Featured: Ferrari Drivers And Team Managers Tell Us What It Takes To Tackle 24-Hour Racing

Ferrari Drivers And Team Managers Tell Us What It Takes To Tackle 24-Hour Racing

Alex Sobran By Alex Sobran
February 12, 2018
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Photography by Alex Sobran and Jamey Price

The Rolex 24 at Daytona concluded without any Ferraris on the podiums in the race’s two GT classes, but through a headache of technical conniptions and a veritable fire early in the day, the Scuderia Corsa and Risi Compeitizione teams displayed some wicked quickness—the lone 488 in GTLM set the fastest lap time in its class—and set a perfect example of how to act like you’ve been there before. As if their resumes didn’t make that clear enough.

The California-based team of Scuderia Corsa has cinched the IMSA championship in the GT Daytona class for the past three years running, and earned a class win at Le Mans in 2016, meaning, in other words: they know what it takes to sustain a car for the course of a season as well as the trials of endurance racing. They’ve only been campaigning cars since 2012, making a rapid ascension to the top rungs of international GT racing. On the other hand, Risi Competizione has been in the mix for far longer, and began back in 1997 with a series of entrants in prototype categories. Besides the connections with Ferrari, the common thread between the teams is rapid achievement, and for Risi this manifested in a string of successes in with the Ferrari 333SP, including a second place overall at Le Mans. Today, both teams are consistent front-runners in IMSA and GT racing abroad. Prior to the start of this year’s Rolex 24, I had the opportunity to talk with Risi team manager Dave Simms, as well as Scuderia drivers Cooper MacNeil and Gunnar Jeannette to get their perspectives on the event.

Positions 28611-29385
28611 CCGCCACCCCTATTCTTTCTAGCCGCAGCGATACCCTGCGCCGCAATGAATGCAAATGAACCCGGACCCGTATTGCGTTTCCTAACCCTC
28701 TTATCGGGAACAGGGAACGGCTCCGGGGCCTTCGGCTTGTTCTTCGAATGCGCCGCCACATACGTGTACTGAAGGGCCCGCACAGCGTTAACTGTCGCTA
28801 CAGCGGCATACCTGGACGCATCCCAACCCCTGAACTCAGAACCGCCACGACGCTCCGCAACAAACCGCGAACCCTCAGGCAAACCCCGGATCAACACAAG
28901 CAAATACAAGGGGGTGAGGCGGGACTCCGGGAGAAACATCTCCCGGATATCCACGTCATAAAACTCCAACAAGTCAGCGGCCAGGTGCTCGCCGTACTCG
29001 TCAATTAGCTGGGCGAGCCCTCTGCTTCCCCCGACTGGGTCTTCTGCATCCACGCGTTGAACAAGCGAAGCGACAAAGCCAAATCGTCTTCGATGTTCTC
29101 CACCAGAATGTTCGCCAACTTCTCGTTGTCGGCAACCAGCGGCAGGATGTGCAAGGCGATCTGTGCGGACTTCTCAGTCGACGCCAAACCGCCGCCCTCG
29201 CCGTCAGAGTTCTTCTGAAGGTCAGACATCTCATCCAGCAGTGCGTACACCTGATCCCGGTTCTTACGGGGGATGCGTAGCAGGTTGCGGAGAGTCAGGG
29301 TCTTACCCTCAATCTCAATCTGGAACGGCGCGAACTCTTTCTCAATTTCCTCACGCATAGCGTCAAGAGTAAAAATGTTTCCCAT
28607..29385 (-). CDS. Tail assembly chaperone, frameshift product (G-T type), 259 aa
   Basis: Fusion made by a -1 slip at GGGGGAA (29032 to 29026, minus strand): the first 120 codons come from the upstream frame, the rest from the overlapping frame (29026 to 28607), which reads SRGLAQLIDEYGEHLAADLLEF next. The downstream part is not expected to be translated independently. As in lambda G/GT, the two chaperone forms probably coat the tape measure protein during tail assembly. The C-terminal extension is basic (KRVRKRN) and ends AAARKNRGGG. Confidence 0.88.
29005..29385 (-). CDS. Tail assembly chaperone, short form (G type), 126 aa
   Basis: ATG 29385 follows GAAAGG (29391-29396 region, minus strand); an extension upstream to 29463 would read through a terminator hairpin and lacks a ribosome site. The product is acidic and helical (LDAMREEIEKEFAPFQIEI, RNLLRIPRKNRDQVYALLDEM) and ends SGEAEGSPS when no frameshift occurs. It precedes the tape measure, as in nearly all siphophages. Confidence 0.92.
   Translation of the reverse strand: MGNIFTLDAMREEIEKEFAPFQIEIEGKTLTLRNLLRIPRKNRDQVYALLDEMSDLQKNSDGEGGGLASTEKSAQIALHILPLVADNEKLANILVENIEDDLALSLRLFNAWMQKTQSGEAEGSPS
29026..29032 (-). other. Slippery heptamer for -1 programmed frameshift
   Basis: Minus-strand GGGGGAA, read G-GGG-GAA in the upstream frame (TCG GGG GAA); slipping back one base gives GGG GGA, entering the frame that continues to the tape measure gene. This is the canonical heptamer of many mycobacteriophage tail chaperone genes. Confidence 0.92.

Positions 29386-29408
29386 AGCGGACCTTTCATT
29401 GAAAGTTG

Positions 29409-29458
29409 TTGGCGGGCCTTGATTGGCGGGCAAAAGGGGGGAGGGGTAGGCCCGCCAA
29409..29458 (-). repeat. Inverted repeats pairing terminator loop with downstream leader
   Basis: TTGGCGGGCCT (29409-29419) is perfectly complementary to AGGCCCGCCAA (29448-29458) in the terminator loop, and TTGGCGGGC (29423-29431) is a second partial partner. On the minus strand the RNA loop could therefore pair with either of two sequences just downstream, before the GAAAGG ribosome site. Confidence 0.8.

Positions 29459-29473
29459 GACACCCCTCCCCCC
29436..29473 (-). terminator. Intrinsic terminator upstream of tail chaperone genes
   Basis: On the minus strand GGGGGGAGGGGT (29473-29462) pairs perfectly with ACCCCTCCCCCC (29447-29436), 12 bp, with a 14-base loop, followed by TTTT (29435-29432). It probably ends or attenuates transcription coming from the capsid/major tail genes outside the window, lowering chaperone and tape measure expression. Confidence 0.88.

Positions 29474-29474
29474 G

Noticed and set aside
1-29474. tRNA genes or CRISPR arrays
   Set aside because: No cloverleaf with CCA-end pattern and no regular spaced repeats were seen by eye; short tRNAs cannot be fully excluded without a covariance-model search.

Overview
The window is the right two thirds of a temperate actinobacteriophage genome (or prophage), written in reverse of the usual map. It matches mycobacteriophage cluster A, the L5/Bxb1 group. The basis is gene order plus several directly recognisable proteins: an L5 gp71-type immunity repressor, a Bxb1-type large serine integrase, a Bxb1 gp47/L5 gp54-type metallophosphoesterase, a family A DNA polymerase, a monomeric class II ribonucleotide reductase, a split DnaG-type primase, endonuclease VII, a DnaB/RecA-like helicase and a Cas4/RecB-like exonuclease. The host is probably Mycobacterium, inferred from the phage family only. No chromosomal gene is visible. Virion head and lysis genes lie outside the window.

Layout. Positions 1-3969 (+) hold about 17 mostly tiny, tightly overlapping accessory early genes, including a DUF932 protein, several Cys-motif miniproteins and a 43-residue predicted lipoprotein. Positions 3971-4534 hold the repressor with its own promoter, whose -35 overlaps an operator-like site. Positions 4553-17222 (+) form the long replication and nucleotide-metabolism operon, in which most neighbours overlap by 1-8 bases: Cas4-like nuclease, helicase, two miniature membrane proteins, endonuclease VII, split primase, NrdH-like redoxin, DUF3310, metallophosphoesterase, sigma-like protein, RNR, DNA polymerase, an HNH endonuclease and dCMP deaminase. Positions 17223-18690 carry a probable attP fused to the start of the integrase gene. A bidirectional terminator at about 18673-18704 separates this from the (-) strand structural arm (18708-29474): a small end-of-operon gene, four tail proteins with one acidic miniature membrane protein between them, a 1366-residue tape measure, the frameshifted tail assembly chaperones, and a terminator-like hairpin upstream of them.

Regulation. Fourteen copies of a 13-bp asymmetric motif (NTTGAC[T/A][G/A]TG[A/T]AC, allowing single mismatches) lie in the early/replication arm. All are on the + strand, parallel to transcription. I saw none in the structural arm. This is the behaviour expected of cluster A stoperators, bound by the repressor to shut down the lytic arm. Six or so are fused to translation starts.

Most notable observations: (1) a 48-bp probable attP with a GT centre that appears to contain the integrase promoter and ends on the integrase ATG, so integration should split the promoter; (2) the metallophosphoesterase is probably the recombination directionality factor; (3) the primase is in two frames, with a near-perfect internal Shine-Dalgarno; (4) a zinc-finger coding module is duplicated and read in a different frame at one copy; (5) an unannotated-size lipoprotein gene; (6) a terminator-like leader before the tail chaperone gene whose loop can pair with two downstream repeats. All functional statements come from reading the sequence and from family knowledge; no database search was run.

The Road to Daytona

Each has taken a different path to arrive in Daytona Beach, FL, but they all share a drive to compete at the top level of sports car racing. Cooper and Gunnar were more or less brought up on motorsport and have since spent nearly every weekend in a race car, while Dave Sims has built up over five decades of experience overseeing the efforts of everything from Lotus and March Formula 1 teams to the BMW M1 ProCar series, early Toyota endurance efforts and his own prototype teams.